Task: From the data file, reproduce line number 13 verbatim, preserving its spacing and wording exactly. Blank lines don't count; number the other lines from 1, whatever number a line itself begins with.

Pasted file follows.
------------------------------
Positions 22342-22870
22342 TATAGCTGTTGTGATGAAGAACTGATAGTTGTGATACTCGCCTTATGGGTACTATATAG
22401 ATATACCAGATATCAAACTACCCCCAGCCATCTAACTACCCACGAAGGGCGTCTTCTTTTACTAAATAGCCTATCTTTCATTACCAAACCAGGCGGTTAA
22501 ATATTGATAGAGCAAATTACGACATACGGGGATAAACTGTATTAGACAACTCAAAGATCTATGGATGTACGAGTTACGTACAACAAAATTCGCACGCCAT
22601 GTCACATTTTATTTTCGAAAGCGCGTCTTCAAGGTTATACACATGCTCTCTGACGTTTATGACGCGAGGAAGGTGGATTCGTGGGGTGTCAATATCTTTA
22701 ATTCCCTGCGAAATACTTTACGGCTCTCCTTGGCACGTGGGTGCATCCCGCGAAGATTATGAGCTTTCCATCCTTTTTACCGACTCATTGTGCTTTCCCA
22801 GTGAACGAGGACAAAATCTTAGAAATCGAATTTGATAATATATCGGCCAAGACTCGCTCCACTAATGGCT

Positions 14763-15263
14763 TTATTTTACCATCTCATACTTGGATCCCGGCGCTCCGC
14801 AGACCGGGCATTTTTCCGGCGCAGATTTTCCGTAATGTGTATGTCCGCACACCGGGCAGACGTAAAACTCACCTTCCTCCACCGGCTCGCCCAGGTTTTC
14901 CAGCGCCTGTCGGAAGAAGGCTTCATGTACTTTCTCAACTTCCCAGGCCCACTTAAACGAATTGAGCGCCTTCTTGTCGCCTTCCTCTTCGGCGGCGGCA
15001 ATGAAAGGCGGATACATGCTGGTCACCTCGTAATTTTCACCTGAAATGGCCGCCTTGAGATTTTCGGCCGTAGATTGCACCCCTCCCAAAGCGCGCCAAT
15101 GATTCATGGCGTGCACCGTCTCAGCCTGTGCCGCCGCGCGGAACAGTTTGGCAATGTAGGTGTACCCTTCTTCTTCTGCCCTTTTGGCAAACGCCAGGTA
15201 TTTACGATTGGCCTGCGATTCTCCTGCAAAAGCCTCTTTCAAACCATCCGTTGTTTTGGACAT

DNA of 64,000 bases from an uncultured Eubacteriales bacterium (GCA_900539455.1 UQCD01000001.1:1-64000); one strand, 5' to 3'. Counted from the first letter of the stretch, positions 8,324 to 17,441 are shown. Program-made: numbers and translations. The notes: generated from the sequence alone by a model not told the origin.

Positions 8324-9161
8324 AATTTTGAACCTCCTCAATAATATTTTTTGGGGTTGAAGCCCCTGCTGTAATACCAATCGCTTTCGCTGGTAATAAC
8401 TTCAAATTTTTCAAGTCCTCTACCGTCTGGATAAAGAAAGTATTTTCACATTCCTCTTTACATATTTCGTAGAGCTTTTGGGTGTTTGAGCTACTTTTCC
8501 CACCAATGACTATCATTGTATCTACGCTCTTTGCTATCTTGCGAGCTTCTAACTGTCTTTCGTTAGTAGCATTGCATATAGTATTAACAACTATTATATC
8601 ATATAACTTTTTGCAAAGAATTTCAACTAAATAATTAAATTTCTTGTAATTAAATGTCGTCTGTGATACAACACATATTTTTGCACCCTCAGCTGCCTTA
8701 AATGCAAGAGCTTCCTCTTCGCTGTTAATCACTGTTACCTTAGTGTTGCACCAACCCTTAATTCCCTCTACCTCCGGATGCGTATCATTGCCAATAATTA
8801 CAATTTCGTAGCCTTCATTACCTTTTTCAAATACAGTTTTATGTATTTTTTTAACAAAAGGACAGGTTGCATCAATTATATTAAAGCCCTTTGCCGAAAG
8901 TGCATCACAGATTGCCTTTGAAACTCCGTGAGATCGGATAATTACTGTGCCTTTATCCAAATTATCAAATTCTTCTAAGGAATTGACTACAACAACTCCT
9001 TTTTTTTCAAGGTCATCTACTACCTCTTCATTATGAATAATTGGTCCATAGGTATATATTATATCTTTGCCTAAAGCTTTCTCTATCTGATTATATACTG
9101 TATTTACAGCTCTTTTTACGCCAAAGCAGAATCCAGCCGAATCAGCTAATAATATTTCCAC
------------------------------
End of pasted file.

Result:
15101 GATTCATGGCGTGCACCGTCTCAGCCTGTGCCGCCGCGCGGAACAGTTTGGCAATGTAGGTGTACCCTTCTTCTTCTGCCCTTTTGGCAAACGCCAGGTA